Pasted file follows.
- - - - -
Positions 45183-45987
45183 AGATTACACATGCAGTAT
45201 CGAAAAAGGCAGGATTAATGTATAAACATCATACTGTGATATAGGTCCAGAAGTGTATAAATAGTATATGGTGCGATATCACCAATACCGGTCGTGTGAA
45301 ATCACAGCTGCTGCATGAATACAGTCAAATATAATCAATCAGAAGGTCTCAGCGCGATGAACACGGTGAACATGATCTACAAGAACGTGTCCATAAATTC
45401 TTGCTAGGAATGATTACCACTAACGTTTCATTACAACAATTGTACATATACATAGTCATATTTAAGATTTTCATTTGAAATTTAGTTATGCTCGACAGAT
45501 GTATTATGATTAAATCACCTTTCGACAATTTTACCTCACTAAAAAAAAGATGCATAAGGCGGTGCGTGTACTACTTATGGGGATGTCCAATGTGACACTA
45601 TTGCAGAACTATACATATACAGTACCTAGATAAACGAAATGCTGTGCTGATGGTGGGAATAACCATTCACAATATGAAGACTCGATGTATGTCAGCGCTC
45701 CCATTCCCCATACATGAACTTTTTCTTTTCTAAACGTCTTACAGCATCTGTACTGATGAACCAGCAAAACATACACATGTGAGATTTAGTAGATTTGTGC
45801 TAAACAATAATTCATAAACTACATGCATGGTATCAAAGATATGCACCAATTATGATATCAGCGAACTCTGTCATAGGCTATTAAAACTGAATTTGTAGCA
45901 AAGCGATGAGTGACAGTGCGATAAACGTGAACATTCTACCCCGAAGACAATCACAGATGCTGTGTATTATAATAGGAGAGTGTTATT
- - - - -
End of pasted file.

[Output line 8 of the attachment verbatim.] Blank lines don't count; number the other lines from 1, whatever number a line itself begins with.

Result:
45701 CCATTCCCCATACATGAACTTTTTCTTTTCTAAACGTCTTACAGCATCTGTACTGATGAACCAGCAAAACATACACATGTGAGATTTAGTAGATTTGTGC